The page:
Belo Monte: Brazil’s damned democracy

The Belo Monte dam project shows the government’s failure to respect indigenous rights and reform energy policy.

Belo Monte Dam Prioject
The Belo Monte Dam will be the third largest in the world, displacing around 200,000 people [EPA]

Quito, Ecuador– It’s rather ironic to find commonalities between President Rousseff’s government and past Brazilian military regimes. Brazil’s President Dilma Rousseff is particularly emblematic of democracy’s victory over dictatorship.

Not only has she consolidated democratic politics and overseen continued growth in the world’s sixth largest economy, Brazil’s first female head of state was once a guerrilla jailed and tortured by the military regime. She has pushed for a Truth Commission, forcing the military to bend to accountability and transparency.

Simultaneously, however, she is pushing forward the Belo Monte Dam, the largest in Brazil and the third largest in the world, thus following in the footsteps of the developmental policies the military regime once pursued in the Amazon.

Belo Monte perpetuates military strategies to develop the country by modernising the Amazon. Despite widespread opposition against the social and environmental costs of this huge hydroelectric plant, Rousseff has stubbornly advanced with little respect for national and international norms.

Across the region, mega-projects are drowning entire ecosystems and damning democracy. Beyond the long-term, irreversible impact of the Amazon dams, the tale of Belo Monte calls attention to what the left has yet to learn about democracy.

From Balbina to Belo Monte

Many predict Belo Monte will be another Balbina. Built on the Uatuma River, the Balbina hydroelectric plant was one of the many mega-projects the military government (1964 – 1985) constructed in the Amazon in the name of national development. The plant, which cost about a US $1bn, destroyed 240 thousand hectares of forest. To give an idea of the scale, this represents about seven times the Guanabara Bay in Rio de Janeiro.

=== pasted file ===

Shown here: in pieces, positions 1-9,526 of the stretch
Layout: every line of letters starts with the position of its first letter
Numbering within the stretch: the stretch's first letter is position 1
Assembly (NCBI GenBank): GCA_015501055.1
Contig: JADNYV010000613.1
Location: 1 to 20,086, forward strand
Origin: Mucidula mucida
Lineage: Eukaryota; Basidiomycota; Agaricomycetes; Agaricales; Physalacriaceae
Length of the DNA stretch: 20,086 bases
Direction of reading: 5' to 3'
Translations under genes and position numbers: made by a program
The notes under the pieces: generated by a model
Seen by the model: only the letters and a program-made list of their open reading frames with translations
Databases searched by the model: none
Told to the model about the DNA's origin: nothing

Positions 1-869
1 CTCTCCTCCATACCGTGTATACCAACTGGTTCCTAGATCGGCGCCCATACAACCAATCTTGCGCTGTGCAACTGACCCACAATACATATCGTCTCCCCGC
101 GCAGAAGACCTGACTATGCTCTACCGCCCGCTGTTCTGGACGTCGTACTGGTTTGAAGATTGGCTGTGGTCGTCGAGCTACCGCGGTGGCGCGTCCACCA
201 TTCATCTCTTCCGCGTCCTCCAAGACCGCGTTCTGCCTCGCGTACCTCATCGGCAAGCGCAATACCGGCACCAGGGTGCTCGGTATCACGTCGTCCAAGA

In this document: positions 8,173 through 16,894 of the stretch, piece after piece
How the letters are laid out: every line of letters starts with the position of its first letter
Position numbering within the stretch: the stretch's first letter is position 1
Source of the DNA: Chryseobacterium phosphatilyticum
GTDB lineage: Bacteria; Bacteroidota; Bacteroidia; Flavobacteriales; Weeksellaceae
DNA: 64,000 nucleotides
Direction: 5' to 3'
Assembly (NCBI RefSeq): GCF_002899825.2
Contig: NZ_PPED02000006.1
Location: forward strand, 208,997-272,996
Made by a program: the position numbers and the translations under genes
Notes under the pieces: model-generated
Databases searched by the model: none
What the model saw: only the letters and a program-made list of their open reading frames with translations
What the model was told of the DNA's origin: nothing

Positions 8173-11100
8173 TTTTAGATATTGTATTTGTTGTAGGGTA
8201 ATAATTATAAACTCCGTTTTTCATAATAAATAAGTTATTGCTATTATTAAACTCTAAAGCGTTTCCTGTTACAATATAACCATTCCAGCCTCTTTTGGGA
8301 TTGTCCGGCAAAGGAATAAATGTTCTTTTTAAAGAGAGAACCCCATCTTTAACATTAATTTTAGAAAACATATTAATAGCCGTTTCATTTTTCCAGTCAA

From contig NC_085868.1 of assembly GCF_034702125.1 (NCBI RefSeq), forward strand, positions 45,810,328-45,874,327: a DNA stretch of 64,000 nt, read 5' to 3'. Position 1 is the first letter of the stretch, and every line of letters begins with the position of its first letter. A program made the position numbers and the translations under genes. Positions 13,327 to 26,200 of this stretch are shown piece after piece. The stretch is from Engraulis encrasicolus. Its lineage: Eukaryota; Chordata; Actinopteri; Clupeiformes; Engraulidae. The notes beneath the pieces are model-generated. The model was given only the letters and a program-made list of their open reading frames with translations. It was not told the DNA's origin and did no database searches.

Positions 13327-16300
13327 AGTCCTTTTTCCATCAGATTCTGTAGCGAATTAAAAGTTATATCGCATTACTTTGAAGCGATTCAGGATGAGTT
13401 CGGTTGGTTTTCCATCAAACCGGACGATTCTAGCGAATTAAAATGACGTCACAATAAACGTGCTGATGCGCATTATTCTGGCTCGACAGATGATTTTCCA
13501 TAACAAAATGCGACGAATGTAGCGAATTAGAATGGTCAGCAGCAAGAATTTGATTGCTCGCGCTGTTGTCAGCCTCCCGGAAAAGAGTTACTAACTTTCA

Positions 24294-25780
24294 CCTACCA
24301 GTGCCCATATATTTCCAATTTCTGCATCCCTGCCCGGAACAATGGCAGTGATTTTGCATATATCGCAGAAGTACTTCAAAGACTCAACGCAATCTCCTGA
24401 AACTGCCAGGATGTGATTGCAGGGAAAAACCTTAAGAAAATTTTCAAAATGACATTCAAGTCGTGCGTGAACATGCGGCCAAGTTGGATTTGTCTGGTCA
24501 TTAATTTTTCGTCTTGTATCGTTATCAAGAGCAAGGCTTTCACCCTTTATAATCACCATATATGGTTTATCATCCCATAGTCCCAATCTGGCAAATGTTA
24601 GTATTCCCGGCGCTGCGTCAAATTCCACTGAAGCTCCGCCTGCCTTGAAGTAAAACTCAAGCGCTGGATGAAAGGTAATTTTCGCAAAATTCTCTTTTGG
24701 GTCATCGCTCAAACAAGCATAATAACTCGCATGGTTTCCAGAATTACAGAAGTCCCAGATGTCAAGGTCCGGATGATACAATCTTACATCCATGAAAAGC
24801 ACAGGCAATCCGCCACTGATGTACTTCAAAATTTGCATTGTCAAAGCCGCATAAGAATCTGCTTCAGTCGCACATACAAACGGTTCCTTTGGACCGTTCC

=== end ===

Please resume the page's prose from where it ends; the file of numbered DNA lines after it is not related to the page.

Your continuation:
Inside Story – The real cost of Brazil’s dam

Balbina began operations in 1989 with devastating human and ecological impacts. It drowned fauna, flora and contaminated water supplies, resulting in food and health problems. It also displaced populous indigenous villages located along the Uatuma. In 1988, the year Brazil approved its current democratic constitution, Egydio Schwade denounced Balbina’s suppression of the Atroari communities in the area. The eight villages initially reported in government records in 1972 became six a couple of years later, then only two were officially relocated once the area was submerged.

Balbina became the classic example of what not to do. Its energy production never justified the extent of destruction. The lake inundated 2360 km2 for an energy potential of 250MW, reportedly providing a steady output of 80MW for the city of Manaus today. Balbina is also criticised for emitting more greenhouse gases than would be produced by burning natural gas for comparable electricity generation. As the country’s most inefficient plant, it is considered the largest environmental disaster in Brazilian history. José Goldemberg, a leading Brazilian scientist at the World Commission of Dams, recommended closing it and keeping the building as a monument to humanity’s insanity.

Belo Monte will submerge a huge forest area with a limited energy potential, promising similar consequences. It is expected to displace about fifty thousand people in the municipality of Altamira alone. Even official reports predict Belo Monte will function below the average efficiency of hydroelectric dams in Brazil, merely at 41 per cent of total capacity. Nevertheless, the government justifies the dam to sustain growth and eradicate poverty, guaranteeing the project’s sustainability by assuring the Xingu River will have enough water for indigenous people to fish and navigate, “even during periods of drought”.

Without prior consultation

Belo Monte has generated widespread opposition, in Brazil and abroad. In fact, almost everyone agrees it’s a bad idea. The project was resisted by local and global civil society groups, condemned by scientists, and ordered to stop by Brazil’s Public Ministry. Public figures and actors produced a video asking citizens to take action for the sake of future generations. Nearly a thousand indigenous peoples stood their ground in protest for a week in front of the Brazilian Congress. Stirring international attention, international NGOs and intergovernmental bodies have expressed their disapproval and demanded for accountability.